The Best Homemade Fly Trap for Outdoor

Learn how to DIY a fly trap that actually works using a mason jar (a soda bottle works too) and bait. These results are 100% real from my own backyard using household items and a stinky bait.

Homemade fly trap made out of a mason jar and a construction paper cone hangs on a brick wall.

This fly trap DIY works so well outside for green bottle flies, aka blowflies, that it’ll turn your stomach. How’s that for an endorsement? But more than the trap, the most important thing about this DIY – is the fly trap bait.

Living in an almost 200 year old house with backyard chickens means I’ve learned how to control a lot of pests.

The best time to control pests is BEFORE you see pests.

Catching flies is a whole lot easier if you start baiting before they start mating.

Get your fly trap made and placed outside a couple of days before warm weather arrives to keep the population under control from day 1.


Getting rid of fruit flies is a reader favourite.

Mouse in the house? How to get rid of mice.

Controlling flies with natural predators like parasitic wasps.


So when one of my chickens became sick with flystrike, a deadly affliction caused by bottle flies, I knew I had to head into battle against them.

I made and compared a few homemade fly traps including:

  1. a mason jar with paper cone
  2. a soda bottle with the top cut off and inverted
  3. good old fashioned fly strips (not DIY but I had to test them out!)

The results showed the trap wasn’t so much the determining factor in how well a homemade trap worked – it was the bait.

Mason Jar & Paper Cone Trap

Baited with raw shrimp.

Homemade fly trap hanging on red brick wall filled with flies because the right bait was used.

SUPPLIES

  • Mason jar
  • Standard sized sheet of paper
  • 1 raw shrimp
  • water

INSTRUCTIONS

  1. Roll a piece of paper or cardstock into a cone and tape it together.
  2. Put the cone into a mason jar of any size, making sure there’s room at the bottom of the jar for at least 2″ of water. You may need to adjust the shape of your cone.
  3. Add water and a single raw shrimp to the jar.
  4. Wait.  Within a couple of days your jar will be FULL of flies.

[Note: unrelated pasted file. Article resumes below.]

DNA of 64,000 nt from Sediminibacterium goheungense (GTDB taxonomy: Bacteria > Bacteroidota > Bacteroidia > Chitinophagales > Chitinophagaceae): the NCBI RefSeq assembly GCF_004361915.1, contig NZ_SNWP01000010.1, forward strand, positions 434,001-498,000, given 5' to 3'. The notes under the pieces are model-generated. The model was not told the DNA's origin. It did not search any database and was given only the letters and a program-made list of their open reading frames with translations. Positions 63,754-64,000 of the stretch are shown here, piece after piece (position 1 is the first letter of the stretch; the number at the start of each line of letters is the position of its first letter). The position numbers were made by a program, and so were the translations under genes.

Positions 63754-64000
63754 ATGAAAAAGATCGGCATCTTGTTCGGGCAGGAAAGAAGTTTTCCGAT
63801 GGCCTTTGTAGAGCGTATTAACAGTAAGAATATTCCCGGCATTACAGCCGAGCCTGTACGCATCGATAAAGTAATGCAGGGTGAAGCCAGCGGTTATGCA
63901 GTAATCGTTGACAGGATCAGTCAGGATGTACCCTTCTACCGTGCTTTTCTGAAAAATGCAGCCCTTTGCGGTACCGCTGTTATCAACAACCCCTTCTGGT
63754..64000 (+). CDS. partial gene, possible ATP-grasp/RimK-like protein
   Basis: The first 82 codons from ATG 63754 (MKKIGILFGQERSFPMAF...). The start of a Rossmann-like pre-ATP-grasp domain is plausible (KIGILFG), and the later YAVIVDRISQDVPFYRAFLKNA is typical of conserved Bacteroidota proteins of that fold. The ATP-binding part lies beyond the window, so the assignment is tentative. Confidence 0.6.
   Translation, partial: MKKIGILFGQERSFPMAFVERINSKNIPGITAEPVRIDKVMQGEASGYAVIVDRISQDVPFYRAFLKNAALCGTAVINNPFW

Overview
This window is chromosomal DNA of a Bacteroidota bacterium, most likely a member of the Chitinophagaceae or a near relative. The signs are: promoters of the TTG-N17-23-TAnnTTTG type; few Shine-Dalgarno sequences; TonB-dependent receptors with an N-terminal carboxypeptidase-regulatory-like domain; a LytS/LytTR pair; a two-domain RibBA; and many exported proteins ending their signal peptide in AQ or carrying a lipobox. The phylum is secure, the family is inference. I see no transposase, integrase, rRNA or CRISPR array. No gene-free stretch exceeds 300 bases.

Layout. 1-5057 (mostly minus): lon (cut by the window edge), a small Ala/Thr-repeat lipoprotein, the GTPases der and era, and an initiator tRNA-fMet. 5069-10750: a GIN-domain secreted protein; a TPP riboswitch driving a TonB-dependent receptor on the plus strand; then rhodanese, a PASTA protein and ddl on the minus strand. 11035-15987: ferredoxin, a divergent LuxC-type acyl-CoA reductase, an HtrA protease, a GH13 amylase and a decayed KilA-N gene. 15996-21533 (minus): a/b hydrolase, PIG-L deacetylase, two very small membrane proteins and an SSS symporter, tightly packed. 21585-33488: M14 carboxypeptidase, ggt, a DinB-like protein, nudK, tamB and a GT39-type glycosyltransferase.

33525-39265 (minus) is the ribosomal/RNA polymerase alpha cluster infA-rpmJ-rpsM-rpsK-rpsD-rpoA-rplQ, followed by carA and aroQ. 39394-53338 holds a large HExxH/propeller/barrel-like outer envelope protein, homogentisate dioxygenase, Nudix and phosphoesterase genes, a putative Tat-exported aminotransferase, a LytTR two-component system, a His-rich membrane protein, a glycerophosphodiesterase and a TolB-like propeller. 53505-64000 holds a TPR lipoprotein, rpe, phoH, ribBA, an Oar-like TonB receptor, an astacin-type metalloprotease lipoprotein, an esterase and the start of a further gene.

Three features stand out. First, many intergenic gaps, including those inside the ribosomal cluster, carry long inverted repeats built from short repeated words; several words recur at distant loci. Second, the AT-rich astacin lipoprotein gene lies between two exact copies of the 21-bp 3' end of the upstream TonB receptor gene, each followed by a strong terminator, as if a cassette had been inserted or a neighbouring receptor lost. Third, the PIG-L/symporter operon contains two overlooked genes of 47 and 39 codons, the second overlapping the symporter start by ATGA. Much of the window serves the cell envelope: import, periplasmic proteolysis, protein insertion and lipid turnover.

Yep. A raw shrimp allowed to rot in the sun for days until it has the putrid smell of liquid internal organs.  That was the key to a successful fly trap.

DIY mason jar fly trap filled with flies.

Soda Pop Bottle Fly Trap

Baited with commercial, store bought fly bait.

Homemade fly trap hanging on red exterior brick wall showing no flies in it.

This is the basic DIY fly catcher you see all over Pinterest.

SUPPLIES

  • Plastic soda bottle
  • Scissors
  • Commercial fly bait

INSTRUCTIONS

  1. Cut the top off of the plastic pop or water bottle.
  2. Flip the top upside down (it’ll look like a funnel) and stick it back into the bottle.
  3. Pour a couple of inches of water into the bottom of the trap and then bait it.

In this experiment I used I used store bought fly bait.  The container is a 2 litre pop bottle.  The flies can get into the bottle, but can’t figure out how to get out.  Then they drown.

This trap caught NO flies.  Not a single one.

But it isn’t the design of the trap that was flawed, it was the bait. Store bought fly bait attracted no flies at all. 

Fly bait is the most important part of your fly traps.


Fly Strips

The fly strip cost a couple of dollars and dangled sadly from my window frame enticing no flies at all, just hanging there like a limp tongue.

I wanted to make sure I gave all the fly traps a good shot so I kept them all out for a week.  This is how things had progressed after 4 days.


Fly Trap Results

Mason Jar with natural fly bait (shrimp) – Caught HUNDREDS of flies in 4 days

Soda bottle with commercial fly bait – Caught ZERO flies in 4 days

Fly strip – Caught 7 flies in 4 days

After 4 days it was pretty clear that the rotting shrimp was the only way to go in terms of bait.

My homemade fly trap recommendations

The trap

Either the mason jar or soda bottle method will work very well to catch flies outdoors.